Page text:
Around here, we love a good snack plate! I’m almost positive that my kids would be perfectly content to eat only snacks and no meals for the rest of their lives. What is it about calling something a “snack” that makes it more appealing to eat?! Over the years, I’ve worked on perfecting the art of The Snack Plate, otherwise called “char-KID-erie,” to be utilized for lunches. (Get it? Charkiderie instead of charcuterie? Yeahhh…My sense of humor got significantly more punny and cheesy once I had kids.)
Punny jokes aside, this has been really fun for me to do for my kids. Once I had a select few items on hand to assist me in jazzing up my kids’ snacks and lunches, it simplified the process and made it more enjoyable. Full transparency: I do it because it’s fun for both my kids and me, and I genuinely enjoy it. If I didn’t enjoy it, I wouldn’t force myself to do it. If it’s not your thing, that is perfectly okay! You can make your lunch box or snack plate as simple or as extra as you feel like. Sometimes, I prepare an entire themed bento box with fun additives, and other times, I just use a fun-shaped cookie cutter on their PB&J and call it done.
Crafting the Plate
My kids’ favorite lunch is just a simple snack ~charkiderie~ plate. Since they started “school” (MDO), they’ve been obsessed with using their little bento boxes for meals, even when we’re just eating at home. I got them just the bento trays instead of the full lunch box, and they’re only $10 instead of $30! They’ve worked out so well. They’re incredibly durable too, but don’t ask how I know this. (Answer: my husband left a bento box tray on the roof of the car and drove off. The only damage was a small hairline crack on the edge that we can hardly see! I highly recommend these trays.) We also love using the GoBe Snack Spinner, especially for busy days on the go or for traveling.
When I get stumped on lunch ideas, I just try to follow a simple structure. They’ll have one “focus food,” a protein, some “healthy” fats, a grain/nourishing carbs, and, as my four-year-old says, “something crunchy.” Focus food, protein, fats, carbs, crunchy. BAM.
I’ll give you some ideas for each section based on what we oscillate between to help you get your wheels turning!
This is the main event. For this, we rotate between chicken nuggets, PB&J, ham and cheese sandwiches, etc. To make this a bit easier, sometimes I’ll make a big batch of PB&J sandwiches and freeze them in little cutout shapes! When I pack them for lunch in the morning, they’re thawed perfectly by lunchtime.
A meat stick, something Greek yogurt-based, pepperoni, apple slices with peanut butter, “ants on a log” (celery with peanut butter and raisins), or a kid’s bar that is higher in protein.
Cheese cubes are our go-to favorite! Avocados and cashews/almonds are also popular around here. My children do not have any friends with nut allergies in their class so we can get away with nuts, but make sure to check on this for your particular situation! If there are any nut products they can’t have at school, you can just provide them for their at-home lunches or snack plates.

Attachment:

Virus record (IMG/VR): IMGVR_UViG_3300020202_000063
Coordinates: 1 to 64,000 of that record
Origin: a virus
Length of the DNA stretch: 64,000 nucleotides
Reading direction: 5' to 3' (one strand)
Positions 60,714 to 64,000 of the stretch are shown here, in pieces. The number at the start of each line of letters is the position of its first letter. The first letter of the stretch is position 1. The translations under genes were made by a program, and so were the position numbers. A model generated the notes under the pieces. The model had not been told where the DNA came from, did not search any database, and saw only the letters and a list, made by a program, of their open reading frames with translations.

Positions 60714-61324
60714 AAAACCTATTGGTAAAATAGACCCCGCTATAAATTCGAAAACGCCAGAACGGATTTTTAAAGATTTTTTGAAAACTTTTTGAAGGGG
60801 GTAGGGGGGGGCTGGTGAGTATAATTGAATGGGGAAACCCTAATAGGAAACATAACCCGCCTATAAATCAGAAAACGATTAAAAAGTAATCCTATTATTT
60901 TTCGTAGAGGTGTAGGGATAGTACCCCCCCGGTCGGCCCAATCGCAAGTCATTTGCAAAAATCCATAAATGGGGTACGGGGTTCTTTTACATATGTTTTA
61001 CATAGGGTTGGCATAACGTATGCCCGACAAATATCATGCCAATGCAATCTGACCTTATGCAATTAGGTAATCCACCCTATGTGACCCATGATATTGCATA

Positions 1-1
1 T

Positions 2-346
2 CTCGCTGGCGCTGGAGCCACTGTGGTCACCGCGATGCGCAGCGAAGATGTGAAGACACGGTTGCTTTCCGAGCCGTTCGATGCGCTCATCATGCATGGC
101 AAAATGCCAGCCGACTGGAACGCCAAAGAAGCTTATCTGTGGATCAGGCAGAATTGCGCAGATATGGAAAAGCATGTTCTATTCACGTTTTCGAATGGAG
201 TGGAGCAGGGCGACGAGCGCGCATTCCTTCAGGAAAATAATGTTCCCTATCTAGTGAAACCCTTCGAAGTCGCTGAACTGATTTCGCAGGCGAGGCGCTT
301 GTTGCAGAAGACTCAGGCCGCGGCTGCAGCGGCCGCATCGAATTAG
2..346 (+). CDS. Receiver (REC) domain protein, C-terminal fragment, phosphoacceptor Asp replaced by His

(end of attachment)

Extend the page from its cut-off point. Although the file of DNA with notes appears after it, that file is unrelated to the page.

Fruit (both fresh fruit and dried fruit), a granola bar or granola bites (we love the MadeGood ones), sweet potato sticks/fries, and many more kid-friendly foods fit this category.
Crackers, veggie straws, and pretzels are my kids’ favorite crunchy snacks!
Quirks, Tips, and Tricks
Sometimes, I hit all these areas in one meal, and other times, like if I’m short on time or my kids are not very hungry, I only hit a couple. Every day is a little different. I usually add a little treat in there too, because I’m a fun mom! (If I tell myself that enough times, maybe it’ll become true?) Their favorite treats are a small cookie (like an Oreo or a couple of vanilla wafers) or some mini marshmallows. I’m not trying to wind them up, especially at school; I just want to give them a little sweet pick-me-up! We are a dye-conscious family, and the Aldi brand marshmallows are free of food dyes, so this has been a recent win for us.
I’ve found that, over time, offering the treat with the meal, instead of approaching it as an after-meal-exclusive, makes it less of a hot commodity. I am always making a concerted effort to avoid attributing morality to food; we keep food morally neutral in our house in order to promote a healthier relationship with food (more on that here.) It’s also interesting to observe that, nine times out of 10, they eat some of their other food before reaching for the treat.
Organization and Tools
I keep all of my fun charkiderie supplies in a little organizer basket in my cupboard. It’s full of silicone baking cups, bento picks, cookie cutters, reusable ice cubes, icing decorations, themed napkins, and more! I highly recommend keeping it all in one spot. That helps when you feel the desire to jazz up their lunch, yet you’re short on time or creativity.
I promise this doesn’t have to be complicated! Even little tweaks here and there will add so much extra excitement for your child. Remember to work smarter, not harder. It’s important to make it your own; that’s what makes it more meaningful and fun anyways. Now, let’s go make this school year The Year of Char-kid-erie!
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